Beyond the Block: The Public Art of Romare Bearden

A virtual conversation on Romare Bearden’s public art
June 13, 2023 at 1:00 pm ET

A conversation dedicated to the lesser-studied sphere of Romare Bearden’s art making: his public art. In his later career, he translated his iconic collage making practice into larger-than-life ceramic, mosaic and painted murals displayed in salient communal spaces around New York, Charlotte, Baltimore and more. Oftentimes, these works served as an initial meeting ground, introducing Bearden to the general public.

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Fakes and Forgeries

A virtual conversation
November 17, 2022

The WPI hosted Special Agent Christopher McKeogh from the Art Crime division of the FBI. SA McKeogh gave a presentation on some of the notable cases he’s seen in recent times, what to look out for, and what art world experts can do to fight back against these fraudulent activities.

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Photographers on Bearden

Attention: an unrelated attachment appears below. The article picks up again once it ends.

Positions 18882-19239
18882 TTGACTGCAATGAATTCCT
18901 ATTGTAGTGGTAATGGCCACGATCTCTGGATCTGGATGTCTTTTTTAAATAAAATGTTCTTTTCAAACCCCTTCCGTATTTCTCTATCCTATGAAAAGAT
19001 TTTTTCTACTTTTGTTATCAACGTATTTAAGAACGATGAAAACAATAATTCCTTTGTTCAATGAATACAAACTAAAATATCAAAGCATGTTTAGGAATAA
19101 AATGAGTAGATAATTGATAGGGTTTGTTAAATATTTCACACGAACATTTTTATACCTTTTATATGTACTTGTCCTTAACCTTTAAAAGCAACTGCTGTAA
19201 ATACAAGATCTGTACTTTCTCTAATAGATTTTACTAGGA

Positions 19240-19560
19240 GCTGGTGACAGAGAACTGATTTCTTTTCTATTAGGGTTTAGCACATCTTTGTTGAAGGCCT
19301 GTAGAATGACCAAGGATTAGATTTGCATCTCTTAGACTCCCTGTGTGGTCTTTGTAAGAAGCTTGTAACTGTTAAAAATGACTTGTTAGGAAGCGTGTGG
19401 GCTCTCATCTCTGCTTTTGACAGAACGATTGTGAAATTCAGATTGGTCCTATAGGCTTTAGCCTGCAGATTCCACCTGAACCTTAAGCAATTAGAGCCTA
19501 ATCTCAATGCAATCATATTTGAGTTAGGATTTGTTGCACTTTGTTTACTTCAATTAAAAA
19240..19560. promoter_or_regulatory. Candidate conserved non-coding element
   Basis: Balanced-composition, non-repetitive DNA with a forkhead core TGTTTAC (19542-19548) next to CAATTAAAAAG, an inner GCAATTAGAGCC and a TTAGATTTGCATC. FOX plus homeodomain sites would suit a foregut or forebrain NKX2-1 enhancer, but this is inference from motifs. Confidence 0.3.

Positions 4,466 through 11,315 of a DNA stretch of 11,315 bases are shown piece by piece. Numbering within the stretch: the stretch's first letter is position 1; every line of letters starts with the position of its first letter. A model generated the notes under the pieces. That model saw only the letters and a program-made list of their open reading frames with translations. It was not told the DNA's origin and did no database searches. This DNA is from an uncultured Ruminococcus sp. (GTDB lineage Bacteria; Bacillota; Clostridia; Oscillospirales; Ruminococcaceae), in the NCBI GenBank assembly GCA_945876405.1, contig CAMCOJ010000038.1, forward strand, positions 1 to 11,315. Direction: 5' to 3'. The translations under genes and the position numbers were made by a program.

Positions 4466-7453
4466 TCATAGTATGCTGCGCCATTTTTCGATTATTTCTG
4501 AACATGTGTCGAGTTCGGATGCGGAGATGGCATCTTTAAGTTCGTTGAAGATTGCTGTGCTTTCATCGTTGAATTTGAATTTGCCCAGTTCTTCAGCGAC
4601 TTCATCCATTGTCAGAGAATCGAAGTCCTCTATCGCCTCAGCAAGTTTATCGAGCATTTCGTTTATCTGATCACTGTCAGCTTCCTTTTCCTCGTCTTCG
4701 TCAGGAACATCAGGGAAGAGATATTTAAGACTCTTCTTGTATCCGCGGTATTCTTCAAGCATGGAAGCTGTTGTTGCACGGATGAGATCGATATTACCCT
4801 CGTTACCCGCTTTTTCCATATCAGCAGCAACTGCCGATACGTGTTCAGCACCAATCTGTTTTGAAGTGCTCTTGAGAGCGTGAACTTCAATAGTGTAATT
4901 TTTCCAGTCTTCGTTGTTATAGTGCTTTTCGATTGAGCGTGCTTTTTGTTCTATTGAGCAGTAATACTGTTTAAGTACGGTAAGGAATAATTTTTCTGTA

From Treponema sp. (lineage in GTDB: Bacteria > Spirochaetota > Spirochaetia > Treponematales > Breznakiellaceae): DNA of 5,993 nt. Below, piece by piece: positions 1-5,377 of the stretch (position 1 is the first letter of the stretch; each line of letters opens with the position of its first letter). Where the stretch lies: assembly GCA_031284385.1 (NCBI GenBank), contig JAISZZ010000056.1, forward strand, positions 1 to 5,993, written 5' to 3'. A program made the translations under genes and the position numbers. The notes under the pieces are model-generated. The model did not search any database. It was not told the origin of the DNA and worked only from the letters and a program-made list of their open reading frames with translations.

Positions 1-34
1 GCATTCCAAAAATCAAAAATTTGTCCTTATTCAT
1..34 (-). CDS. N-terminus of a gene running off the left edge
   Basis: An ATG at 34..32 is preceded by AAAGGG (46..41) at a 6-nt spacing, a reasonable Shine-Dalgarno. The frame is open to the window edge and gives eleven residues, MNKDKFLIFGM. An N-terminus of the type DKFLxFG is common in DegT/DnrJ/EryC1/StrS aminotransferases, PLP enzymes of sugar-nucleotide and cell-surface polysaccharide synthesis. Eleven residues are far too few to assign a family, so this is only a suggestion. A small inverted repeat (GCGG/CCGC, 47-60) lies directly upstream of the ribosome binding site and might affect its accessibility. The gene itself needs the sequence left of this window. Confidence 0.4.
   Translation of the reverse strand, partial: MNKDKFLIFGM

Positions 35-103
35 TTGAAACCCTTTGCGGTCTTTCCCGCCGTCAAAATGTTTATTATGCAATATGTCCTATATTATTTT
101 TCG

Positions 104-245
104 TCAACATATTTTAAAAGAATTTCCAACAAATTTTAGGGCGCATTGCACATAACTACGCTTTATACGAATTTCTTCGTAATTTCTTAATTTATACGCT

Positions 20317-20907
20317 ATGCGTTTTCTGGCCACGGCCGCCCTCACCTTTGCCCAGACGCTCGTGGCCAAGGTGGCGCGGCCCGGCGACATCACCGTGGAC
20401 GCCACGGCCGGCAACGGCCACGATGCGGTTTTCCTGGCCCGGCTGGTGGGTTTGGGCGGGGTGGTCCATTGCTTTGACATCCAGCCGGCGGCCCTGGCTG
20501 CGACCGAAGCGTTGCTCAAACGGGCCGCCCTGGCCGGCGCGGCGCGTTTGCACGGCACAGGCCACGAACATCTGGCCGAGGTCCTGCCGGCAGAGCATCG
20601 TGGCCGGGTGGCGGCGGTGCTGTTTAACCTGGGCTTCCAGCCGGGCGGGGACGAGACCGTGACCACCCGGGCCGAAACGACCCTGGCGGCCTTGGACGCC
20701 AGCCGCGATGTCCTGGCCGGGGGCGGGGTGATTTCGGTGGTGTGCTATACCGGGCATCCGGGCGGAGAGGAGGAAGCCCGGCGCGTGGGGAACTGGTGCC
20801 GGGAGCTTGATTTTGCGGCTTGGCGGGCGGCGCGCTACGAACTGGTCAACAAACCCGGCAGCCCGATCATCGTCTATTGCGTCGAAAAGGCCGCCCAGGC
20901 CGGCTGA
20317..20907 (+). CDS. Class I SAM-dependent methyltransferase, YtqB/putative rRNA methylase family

A virtual conversation Frank Stewart and Chester Higgins, Jr.
November 9, 2022 at 6:30 pm ET

In celebration of the launch of the Romare Bearden Papers on the Digital Archives, the WPI hosted a webinar featuring renowned photographers Frank Stewart and Chester Higgins, Jr., in a conversation moderated by Dalila Scruggs, Curator of Photography and Prints at the Schomburg Center for Research in Black Culture.

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The Role of the Leo Castelli Gallery in the Advent of ‘Pop Art’

A Pop Places webinar
October 11, 2022

Leo Castelli established his gallery’s direction when it opened in the late 1950s by exhibiting the work of Jasper Johns and Robert Rauschenberg. Their art marked a shift away from the prevailing mode of abstract expressionism by employing objects and signs from the everyday environment, popular culture, and the mass media. By the mid-1960s the Castelli Gallery was considered among the most influential “Pop Places,” exhibiting works by Andy Warhol, Roy Lichtenstein, and James Rosenquist along with that of Johns and Rauschenberg. Bernstein, who frequented the Castelli gallery after arriving in New York in 1966 as an art history graduate student examines the origins of the galley as center for the various directions of Pop, including her personal experiences.

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